Tony-Winning Cabaret Librettist Joe Masteroff Has Died
The celebrated writer and Theatre Hall of Fame inductee was 98 years old.
Joseph Masteroff, the Tony-winning librettist of the international musical classics, Cabaret and She Loves Me, died on September 28 at the Actors Fund Home in Englewood, New Jersey. He was 98 years old.
Born on December 11, 1919, in Philadelphia, Masteroff went on to graduate with an English degree from Temple University. During World War II, served in the United States Army and following the war, as a veteran, he qualified for free classes at the American Theatre Wing's Professional School, where he studied playwriting.
In 1959, Masteroff made his Broadway playwriting debut with The Warm Peninsula starring Julie Harris. Following the success of that play, Harold Prince tapped Masteroff to write the book for Jerry Bock and Sheldon Harnick's She Loves Me, which premiered on Broadway in 1963 starring Barbara Cook.
Prince reached out to Masteroff again soon after, this time to adapt John Van Druten's I Am a Camera along with songwriters John Kander and Fred Ebb. The resulting work, Cabaret, earned the Tony Award for Best Musical in 1967 and has gone on to be revived on Broadway three times — most recently Roundabout Theatre Company's 2014 revival at Studio 54. She Loves Me was also revived by Roundabout Theatre Company at Studio 54 in 2016, with Laura Benanti performing the role that Barbara Cook originated.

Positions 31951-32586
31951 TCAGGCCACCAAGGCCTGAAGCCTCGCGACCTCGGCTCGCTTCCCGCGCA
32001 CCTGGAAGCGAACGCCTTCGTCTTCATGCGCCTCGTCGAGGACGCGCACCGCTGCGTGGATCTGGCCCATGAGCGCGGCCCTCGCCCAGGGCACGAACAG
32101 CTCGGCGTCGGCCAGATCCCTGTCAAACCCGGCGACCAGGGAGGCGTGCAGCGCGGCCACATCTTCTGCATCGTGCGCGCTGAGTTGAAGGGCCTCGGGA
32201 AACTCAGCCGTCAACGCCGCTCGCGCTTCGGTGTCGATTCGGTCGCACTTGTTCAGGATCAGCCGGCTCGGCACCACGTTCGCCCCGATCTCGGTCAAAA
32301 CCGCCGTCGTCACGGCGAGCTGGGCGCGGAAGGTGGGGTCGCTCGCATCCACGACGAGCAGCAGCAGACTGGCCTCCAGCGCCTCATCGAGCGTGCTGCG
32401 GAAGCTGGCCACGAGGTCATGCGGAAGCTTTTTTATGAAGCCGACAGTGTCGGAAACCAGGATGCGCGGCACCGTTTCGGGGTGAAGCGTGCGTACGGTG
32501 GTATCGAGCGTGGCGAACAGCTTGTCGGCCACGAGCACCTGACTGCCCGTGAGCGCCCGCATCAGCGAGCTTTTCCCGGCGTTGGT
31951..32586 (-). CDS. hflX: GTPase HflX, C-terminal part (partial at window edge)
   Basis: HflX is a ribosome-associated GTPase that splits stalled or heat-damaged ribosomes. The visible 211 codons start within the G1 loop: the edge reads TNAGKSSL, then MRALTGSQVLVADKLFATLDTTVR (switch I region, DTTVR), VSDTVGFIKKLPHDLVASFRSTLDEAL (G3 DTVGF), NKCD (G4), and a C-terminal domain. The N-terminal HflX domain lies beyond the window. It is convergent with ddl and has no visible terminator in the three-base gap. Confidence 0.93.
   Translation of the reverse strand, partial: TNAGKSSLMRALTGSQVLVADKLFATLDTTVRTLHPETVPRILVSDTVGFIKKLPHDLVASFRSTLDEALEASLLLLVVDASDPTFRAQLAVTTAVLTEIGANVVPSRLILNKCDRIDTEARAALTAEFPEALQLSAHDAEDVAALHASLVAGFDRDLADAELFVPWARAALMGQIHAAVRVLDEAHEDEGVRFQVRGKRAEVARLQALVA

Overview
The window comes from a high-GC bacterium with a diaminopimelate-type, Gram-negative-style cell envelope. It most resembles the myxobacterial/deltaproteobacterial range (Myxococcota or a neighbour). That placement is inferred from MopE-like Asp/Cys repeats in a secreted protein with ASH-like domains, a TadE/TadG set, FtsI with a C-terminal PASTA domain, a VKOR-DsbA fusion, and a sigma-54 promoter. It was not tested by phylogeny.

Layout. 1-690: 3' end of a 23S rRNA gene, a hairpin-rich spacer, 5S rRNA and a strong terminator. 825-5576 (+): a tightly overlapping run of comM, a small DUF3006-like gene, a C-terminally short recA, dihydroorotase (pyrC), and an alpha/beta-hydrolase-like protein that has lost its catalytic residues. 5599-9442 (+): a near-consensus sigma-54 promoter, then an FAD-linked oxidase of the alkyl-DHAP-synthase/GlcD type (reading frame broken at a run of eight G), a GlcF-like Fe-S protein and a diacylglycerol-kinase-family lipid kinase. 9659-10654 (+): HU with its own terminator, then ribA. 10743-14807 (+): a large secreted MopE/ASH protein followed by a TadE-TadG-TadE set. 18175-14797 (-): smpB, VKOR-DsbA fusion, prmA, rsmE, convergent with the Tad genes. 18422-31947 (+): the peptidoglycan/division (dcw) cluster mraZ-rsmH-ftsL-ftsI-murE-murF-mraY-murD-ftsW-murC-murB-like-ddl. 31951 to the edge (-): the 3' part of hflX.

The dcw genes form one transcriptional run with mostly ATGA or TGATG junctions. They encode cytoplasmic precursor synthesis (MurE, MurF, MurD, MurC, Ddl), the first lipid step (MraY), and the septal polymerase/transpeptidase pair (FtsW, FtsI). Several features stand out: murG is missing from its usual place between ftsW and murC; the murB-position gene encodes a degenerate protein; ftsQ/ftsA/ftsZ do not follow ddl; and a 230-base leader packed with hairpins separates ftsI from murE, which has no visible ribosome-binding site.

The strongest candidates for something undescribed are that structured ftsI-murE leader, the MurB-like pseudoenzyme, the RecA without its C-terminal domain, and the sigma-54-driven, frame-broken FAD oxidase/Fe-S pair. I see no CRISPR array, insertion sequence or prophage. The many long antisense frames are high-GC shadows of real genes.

Masteroff's other musicals include 70, Girls, 70, another Kander-Ebb collaboration which reached Broadway in 1971, as well as two with composer Howard Marren (Georgia Avenue and Paramour), and three with composer Edward Thomas (Desire Under the Elms, Six Wives, and Anna Christie). He was inducted into the Theater Hall of Fame in 2016.
Masteroff is survived by his niece, Judith Weiner of Boca Raton, Florida.